Skip to main content

The Q&A: Jason M. Evans

In this week's Q&A, we interview Jason M. Evans, an assistant professor of environmental science at Florida's Stetson University who recently published a paper on drought and public opinion.

Jason M. Evans is an assistant professor of environmental science at Stetson University.

With each issue, Trib+Water brings you an interview with experts on water-related issues. Here is this week's subject:

Jason M. Evans is an assistant professor of environmental science at Florida's Stetson University, where he focuses on landscape ecology and has studied how southeastern coastal cities are dealing with rising sea levels. Evans, who got his Ph.D. at the University of Florida, was also the lead author on a recent study evaluating how droughts influence public opinion on climate change and water supply. That study indicated, as others have in the past, that recent weather conditions have a significant influence on how people view climate change. But the study also had a surprising result in finding that older individuals expressed more concern about future water supply.

Editor's note: This interview has been edited for length and clarity. 

Trib+Water: What has the latest research found about climate change and public opinion, and how did your study try to evaluate something different?

Jason M. Evans: Most of the existing research, at least the stuff that I’ve looked at, has found that with the words climate change, there’s a really big influence on what’s happening right now. One of the more famous examples that I give is a French experiment where psychologists had people come in, and they gave them a whole series of questions testing their attitudes about climate change and global warming. And the only variable that they changed for the respondents was that with some of them there would be a potted plant in the room that was healthy, some of them there was a dead plant, some of them there was a not so healthy plant. It turned out that just the presence of that dead plant was enough to make people really way more concerned about global warming and climate change. And then there’s been other studies about temperature of the day, so on hotter days, people are really a lot more likely to believe that climate change is real than if it’s a cooler day, or you can at least find very significant differences within that. The overall trend is that it seems like attitudes about what’s happening with climate change are very much impacted by what you’re seeing right now or in the very, very close past.

So our study, it ended up being kind of an accident, actually. The reason why we started looking at this is there had been this water survey that was done, and some of the first publications about it were comparing differences between states and attitudes about drought and water conservation and the future of climate change, trying to assess the differences at the state level.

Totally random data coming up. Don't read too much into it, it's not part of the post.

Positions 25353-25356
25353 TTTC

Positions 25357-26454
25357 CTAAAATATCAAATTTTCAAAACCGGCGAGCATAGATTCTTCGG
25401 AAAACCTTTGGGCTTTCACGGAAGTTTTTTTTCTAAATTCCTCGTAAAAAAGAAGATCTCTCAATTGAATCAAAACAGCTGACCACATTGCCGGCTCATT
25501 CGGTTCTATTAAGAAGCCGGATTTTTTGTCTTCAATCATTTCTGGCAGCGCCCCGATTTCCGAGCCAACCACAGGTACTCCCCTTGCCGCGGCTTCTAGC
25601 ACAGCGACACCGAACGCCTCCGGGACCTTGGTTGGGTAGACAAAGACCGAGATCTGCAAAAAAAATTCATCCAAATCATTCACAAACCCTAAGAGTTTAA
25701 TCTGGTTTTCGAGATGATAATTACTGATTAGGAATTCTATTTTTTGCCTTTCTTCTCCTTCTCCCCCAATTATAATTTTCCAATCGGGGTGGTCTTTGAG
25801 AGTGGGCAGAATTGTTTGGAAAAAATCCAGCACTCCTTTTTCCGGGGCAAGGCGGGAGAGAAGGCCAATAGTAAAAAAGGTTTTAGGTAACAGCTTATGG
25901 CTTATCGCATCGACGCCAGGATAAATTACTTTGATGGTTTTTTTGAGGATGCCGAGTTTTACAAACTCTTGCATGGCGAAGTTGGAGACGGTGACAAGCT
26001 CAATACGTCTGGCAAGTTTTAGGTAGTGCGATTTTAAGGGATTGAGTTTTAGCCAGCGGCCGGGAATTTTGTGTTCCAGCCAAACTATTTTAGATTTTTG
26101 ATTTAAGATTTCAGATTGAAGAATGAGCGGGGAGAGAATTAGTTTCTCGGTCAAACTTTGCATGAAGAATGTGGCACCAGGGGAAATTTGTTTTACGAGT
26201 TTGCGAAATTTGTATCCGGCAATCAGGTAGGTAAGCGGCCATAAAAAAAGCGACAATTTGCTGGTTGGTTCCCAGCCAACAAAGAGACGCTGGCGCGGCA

And then someone kind of early on, because we were looking at the data, made the very astute observation, the “duh” commonsensical thing, that have we controlled for the amount of drought that people were experiencing when this study came out? That may influence how you think about future water resource, current water resources, all that. The answer was no, so we decided that we really do need to control for this and see what sort of impact there is.

Trib+Water: Can you give more detail about this survey, where the data came from and how you went about analyzing it?

Evans: So the survey data is actually a long-term project funded through the U.S. Department of Agriculture, through the National Water Survey Needs Assessment Program. The survey’s been conducted in 41 states, so it ended up being a pretty national program. For our study, we looked at nine states in the southeast United States: Alabama, Arkansas, Florida, Georgia, Louisiana, Mississippi, Oklahoma, Tennessee, and Texas. The reason why we chose those nine states was because of the suite of questions that we looked at, which had the questions about global warming’s impact on future precipitation, what about future drought. Those questions were actually first asked within the southeastern states, so those were the only states that we had that whole suite of questions.

And the way it came out is it was run through the land grant institution of each state, and the agricultural extension offices within each state were the leads that would send it out. I was actually working at the University of Georgia at the time, so in Georgia, if you were on the list to get the survey, you’d get a letter and it would be be from the agricultural extension lead for the state of Georgia, the University of Georgia. So for Texas, it was Texas A&M. For Oklahoma, it was Oklahoma State. So that’s how it worked.